Tucci cites a project he’s working on with Edward Berger, who directed the Oscar-winning All Quiet on the Western Front. Titled Conclave, it’s based on a novel by Robert Harris that he loved. “He asked me to do it and I was thrilled. It is the complete opposite of Citadel, except sort of a medium-sized film. But an absolutely fascinating story about the choosing of a new pope.”

He’s also working with the Russo brothers — Anthony, 53, and Joseph, 51 again on an upcoming film, The Electric State. “I loved what they did, and …  it was fun; they created a great environment on the set.”

The Russos are known for shaking up the Marvel cinematic universe with their work on the films Captain America: The Winter SoldierCaptain America: Civil WarAvengers: Infinity War, and the massively profitable Avengers: Endgame, which scored nearly US$3 billion at the box office. And with Citadel on Prime Video, they are creating a global franchise with spinoff series in countries around the world that will all be connected by the Citadel spy agency. It’s an ambitious undertaking with a massive scope and scale that’s never been done before on a streaming platform.

“It’s harder than Marvel for sure, because this is brand new storytelling. We’re building this universe from the ground up, block by block,” Joe Russo told me, in Toronto, about the Citadel spinoffs. “We have a show in Italy that just wrapped production, we have a show in India, and they’re all interwoven … It’s really been the most rewarding thing that we’ve done in our careers.”


Tucci, seen here in ‘Citadel,’ reunited with the series’ directors, the Russo brothers, for an upcoming film project. Photo: Courtesy of Prime Video


It’s easy to see why Tucci admires efficiency in his directors, and it’s a trait I instantly associate with the Oscar-nominated actor. Curious, I asked him about it. “I like to be efficient. Not in my real life, but on screen. I think it’s really important because filmmaking is a very tedious craft, and you want things to move along as swiftly as possible. If you can facilitate that, I think that’s good.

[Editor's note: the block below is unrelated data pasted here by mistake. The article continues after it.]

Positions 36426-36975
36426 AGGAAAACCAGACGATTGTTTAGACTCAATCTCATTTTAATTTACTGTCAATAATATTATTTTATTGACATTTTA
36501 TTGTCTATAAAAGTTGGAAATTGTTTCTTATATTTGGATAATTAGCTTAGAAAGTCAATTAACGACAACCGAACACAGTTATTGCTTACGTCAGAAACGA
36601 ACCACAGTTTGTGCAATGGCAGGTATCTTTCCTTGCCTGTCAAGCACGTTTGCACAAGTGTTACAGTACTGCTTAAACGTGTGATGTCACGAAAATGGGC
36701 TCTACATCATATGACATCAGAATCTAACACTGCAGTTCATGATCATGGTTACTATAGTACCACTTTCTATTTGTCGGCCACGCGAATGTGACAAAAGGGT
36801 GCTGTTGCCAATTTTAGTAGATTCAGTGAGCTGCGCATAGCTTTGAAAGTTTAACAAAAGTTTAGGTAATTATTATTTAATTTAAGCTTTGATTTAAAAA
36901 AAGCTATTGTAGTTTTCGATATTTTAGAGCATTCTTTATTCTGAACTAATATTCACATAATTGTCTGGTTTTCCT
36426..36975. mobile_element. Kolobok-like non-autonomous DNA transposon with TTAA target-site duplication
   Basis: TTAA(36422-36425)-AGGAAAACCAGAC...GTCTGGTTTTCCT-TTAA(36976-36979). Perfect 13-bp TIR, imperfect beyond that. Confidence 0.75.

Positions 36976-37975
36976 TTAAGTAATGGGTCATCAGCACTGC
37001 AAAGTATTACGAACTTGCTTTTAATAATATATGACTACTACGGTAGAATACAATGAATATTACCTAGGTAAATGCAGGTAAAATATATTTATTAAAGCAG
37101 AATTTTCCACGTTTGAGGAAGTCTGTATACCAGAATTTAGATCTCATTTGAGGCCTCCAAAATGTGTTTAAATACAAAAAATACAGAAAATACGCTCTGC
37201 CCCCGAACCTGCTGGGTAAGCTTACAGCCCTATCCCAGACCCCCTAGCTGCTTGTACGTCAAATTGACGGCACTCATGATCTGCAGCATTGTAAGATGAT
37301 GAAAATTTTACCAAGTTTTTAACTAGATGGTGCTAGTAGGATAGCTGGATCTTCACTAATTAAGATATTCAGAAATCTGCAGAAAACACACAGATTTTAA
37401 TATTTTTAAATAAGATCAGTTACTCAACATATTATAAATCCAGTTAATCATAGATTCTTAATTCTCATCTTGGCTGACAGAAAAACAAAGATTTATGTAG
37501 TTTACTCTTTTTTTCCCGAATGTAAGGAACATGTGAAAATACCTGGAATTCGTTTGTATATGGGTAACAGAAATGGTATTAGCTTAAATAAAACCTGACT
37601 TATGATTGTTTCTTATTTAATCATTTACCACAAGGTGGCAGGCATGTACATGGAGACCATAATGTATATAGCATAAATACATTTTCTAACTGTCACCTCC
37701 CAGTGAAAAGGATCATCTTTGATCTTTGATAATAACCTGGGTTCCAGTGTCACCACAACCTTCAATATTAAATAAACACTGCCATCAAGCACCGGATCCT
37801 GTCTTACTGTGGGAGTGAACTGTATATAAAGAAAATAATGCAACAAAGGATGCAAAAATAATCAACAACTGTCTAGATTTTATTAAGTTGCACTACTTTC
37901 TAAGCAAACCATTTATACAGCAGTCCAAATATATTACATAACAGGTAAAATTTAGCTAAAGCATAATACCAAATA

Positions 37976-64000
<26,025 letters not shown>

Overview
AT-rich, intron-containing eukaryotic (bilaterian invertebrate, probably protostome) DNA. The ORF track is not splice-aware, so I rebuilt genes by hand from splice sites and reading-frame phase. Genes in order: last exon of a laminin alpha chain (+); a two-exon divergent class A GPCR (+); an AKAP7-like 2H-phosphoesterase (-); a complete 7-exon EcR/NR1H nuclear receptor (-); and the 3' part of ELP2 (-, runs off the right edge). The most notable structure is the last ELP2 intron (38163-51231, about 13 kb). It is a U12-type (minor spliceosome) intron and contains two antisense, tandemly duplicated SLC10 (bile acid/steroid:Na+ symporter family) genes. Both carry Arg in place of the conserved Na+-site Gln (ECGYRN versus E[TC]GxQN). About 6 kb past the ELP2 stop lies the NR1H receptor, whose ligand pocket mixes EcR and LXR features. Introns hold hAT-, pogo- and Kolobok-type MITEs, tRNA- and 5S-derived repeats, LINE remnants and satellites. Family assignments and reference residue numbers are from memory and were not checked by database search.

“Being able to do that comes from … 40 years of experience. When I was younger, I used to make things more complicated. And then you realize, ‘I don’t have to make them that complicated. It’s much easier than you think it is.’”  

Tucci shared that he has his own process with his roles, noting, “Sometimes I am a sort of method actor, but it depends on the role. I’m not the kind of actor who will stay in character for an entire shoot or for an entire day. Sometimes not for an entire line. The goal is to make things truthful. However, you get there, you get there. As long as you don’t waste anybody else’s time.”

For Tucci, the biggest challenge is being away from his family. “So part of what I tried to do … is stay home as much as possible, and work within close proximity to my house. And that makes a really big difference for your family life. It’s nice just sleeping in your own bed and making your own food.”  

Unlikely, though, to slow down, I asked if he has a 20-year career plan. 

“I want to do as little as possible in the next 20 years,” he quipped, deadpan. Then he smiled and added, “No, you can’t make plans in show business. I learned that a long time ago. Although I still keep trying. I want to do as much as I can. I want to do as much good work as I can.”

Citadel  premières on April 28 on Prime Video, with new episodes released every Friday through May 26.